Maconachy: The student's experience matters from the moment their research begins. College websites should make it easy for prospective students to do their research from the cost of the program to the student experience provided. Institutions need to provide transparency. In many cases, college websites leave it up to the student to figure out what they will be charged –– both in tuition and fees. The full cost of a program –– at least a ballpark –– should be easy to calculate and easy to understand. Online prospects should be treated just as well as those walking into an admissions office. Admissions representatives should be available to assist prospects in applying. Information sessions or other virtual events should mirror the quality of the online classroom and prospective students should have access to see what the online classroom is like before they enroll –– either through video examples or by sitting in on a virtual class.

Colleges should consider their cost of tuition relative to the online market. Many institutions think they can bring a graduate program online charging the same tuition as their on-ground version, which is normally set based on regional competition. Others have separate pricing for in state and out-of-state vs. offering one market rate, fees that don't make sense for online students, like charging online students a fee for campus facilities or health services. Still others list a high price for a program knowing that they'll provide significant discounts through scholarshipping. While an on-ground program may be competing regionally and their brand carries significant weight locally, if they want to capture share from other big-name competitors nationally, they need to ensure that they're priced competitively for the national market and that the cost of their program –– including fees –– is clearly stated. 

Another shift in the market is toward credentialing –– focusing graduate coursework on skills that employers need and even embedding certificates within graduate programs themselves so that students can reap the benefits of their education sooner.

Drenik: What are prospective students looking for from universities and online courses in the digital learning environment?

Maconachy: Students are looking for flexibility, knowing they are receiving the same quality of education as on-campus learning and connectedness with peers.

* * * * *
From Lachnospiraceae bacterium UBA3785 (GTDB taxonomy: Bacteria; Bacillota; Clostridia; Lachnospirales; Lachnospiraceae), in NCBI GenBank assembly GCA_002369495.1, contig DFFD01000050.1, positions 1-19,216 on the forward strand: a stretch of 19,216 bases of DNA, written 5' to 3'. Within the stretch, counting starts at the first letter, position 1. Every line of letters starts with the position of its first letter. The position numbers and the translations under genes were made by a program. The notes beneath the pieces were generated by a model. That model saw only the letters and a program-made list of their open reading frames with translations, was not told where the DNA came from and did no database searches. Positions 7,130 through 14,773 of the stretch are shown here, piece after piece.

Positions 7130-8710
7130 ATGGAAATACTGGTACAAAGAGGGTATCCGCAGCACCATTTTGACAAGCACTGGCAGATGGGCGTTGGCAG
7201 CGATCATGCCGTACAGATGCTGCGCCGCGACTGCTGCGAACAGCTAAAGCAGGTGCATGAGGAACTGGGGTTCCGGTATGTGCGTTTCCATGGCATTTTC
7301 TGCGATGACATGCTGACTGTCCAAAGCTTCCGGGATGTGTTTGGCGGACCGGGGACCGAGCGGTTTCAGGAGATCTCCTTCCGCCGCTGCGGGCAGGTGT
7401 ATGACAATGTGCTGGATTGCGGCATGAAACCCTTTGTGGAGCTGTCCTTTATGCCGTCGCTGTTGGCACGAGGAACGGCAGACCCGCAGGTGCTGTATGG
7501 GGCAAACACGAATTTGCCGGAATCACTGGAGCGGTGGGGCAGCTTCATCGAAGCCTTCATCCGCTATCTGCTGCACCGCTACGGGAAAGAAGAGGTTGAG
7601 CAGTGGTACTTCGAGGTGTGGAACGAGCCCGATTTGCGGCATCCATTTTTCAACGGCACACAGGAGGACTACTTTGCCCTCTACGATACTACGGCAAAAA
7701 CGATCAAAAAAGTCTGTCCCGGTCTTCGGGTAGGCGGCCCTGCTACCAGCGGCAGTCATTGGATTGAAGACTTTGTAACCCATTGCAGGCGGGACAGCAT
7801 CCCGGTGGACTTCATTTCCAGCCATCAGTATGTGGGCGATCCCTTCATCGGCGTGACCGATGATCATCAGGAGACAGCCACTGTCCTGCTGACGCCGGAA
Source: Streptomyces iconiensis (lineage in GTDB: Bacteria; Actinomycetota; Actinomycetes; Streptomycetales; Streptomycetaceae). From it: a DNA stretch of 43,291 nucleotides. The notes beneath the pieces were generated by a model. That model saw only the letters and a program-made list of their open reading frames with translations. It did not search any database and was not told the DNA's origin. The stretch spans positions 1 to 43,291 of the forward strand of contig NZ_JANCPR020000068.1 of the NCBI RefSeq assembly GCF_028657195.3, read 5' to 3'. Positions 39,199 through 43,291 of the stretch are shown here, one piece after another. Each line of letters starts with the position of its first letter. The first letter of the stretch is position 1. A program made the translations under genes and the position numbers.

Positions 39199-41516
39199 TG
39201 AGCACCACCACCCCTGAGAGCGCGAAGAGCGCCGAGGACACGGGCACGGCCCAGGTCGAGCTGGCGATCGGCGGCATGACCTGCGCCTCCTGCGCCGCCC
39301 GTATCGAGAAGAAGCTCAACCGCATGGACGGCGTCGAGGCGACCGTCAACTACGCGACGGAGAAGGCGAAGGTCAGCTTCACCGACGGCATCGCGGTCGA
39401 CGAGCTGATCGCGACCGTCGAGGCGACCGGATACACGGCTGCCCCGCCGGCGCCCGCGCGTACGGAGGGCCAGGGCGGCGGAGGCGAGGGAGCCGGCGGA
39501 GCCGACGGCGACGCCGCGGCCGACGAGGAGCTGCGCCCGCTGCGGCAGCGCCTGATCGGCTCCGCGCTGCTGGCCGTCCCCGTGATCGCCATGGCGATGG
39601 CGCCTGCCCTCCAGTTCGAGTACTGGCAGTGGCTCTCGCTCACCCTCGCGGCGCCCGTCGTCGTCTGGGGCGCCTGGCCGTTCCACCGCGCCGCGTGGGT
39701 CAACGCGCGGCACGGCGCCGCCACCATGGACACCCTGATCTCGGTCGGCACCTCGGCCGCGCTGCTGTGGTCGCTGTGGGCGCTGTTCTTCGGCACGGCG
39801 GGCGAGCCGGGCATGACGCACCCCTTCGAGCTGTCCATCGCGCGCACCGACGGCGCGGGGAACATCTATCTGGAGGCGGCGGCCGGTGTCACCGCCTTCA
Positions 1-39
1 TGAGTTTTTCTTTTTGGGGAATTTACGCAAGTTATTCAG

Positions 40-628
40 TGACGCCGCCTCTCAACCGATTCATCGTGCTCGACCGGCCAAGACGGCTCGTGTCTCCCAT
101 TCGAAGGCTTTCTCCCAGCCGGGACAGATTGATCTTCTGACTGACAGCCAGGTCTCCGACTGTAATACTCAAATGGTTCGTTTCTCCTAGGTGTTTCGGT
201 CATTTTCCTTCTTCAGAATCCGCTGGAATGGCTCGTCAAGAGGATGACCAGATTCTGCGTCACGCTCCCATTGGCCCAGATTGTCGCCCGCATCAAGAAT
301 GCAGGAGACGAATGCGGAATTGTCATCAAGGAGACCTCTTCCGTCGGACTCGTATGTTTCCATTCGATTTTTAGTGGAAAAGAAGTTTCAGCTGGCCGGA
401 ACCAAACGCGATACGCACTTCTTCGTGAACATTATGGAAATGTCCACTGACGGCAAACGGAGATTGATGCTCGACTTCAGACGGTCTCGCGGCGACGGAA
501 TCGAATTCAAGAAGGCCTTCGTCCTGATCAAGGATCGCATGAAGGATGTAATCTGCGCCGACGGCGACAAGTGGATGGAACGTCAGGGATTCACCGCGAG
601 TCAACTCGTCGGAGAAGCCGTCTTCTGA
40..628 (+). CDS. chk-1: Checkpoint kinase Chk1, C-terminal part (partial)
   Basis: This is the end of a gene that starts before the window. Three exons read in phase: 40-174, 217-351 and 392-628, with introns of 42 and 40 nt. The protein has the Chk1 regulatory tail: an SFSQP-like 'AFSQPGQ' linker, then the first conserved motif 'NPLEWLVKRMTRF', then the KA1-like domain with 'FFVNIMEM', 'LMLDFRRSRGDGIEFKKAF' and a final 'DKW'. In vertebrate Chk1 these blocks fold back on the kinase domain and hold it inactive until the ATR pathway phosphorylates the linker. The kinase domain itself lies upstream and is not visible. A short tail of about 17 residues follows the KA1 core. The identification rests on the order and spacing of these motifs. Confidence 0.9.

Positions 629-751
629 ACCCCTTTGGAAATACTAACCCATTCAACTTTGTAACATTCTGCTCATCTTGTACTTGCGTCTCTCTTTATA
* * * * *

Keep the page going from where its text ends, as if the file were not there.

Drenik: What is the biggest challenge higher education marketers will face in 2021?

Maconachy: In 2021, higher education marketers will begin to see greater competition within the market. With an increase in programs being offered, we'll all be competing for the same pool of quality applicants. Online programmatic rankings, like those from U.S. News and World Report, will become even more important as a clear differentiator. As a result of the increased competition, marketing costs will rise, especially in the world of paid search. Universities will be tasked with diversifying their mix and getting creative about where they can drive awareness. Organic search is going to be even more important to drive down overall media costs, so universities should be thinking about all of this now in order to insulate themselves into 2022 and beyond.

Additionally, marketers must deal with continued uncertainty. Until the pandemic is over, we expect changes to happen often and rapidly. Many of our partner schools have short residency requirements for their online programs that have been put on hold. Others have changed admissions requirements. There is no playbook on what is going to revert and sustain after Covid-19 has subsided.

Drenik: What can universities and colleges be doing to better appeal to prospective students in 2021 as they likely maintain the need to educate remotely in some capacity?

Maconachy: Universities should ensure that they prioritize the online learning experience as much as they do on-ground. Students want to feel like they are a part of the learning community even though they might be 150 miles away. Establish a great relationship with prospective students early on: have a responsive representative in the admissions office they can turn to with questions; initiate a stronger connection with the school by mailing a welcome package at acceptance; host an online orientation and/or meet-and-greet with fellow students. Students want the same amount of course availability and internship, externship or clinical placement opportunities as available on campus. They want a level of career support, networking opportunities and guest lecturer access that's on-par with their on-ground counterparts –– especially if there is no tuition difference between modalities. Also offering office hours and support for online learners as they would with on campus students is critical.

Drenik: According to Prosper's January Survey, the top three priorities of those furthering their education due to the pandemic were flexibility in taking classes, affordability, and exclusively online learning. Does this align with what you're seeing from your seat at All Campus in advising universities and colleges on their recruitment strategies? What else can we note to this end?

Maconachy: Absolutely. Taking classes, affordability and exclusively pursuing online learning opportunities are some of the top priorities we're hearing from students that are furthering their education due to the pandemic as we work with institutions in their recruitment efforts for graduate degree and certificate programs.

Drenik: How will Covid-19 impact higher education long term? Will online learning become the new normal or will we return to in-person learning post-pandemic?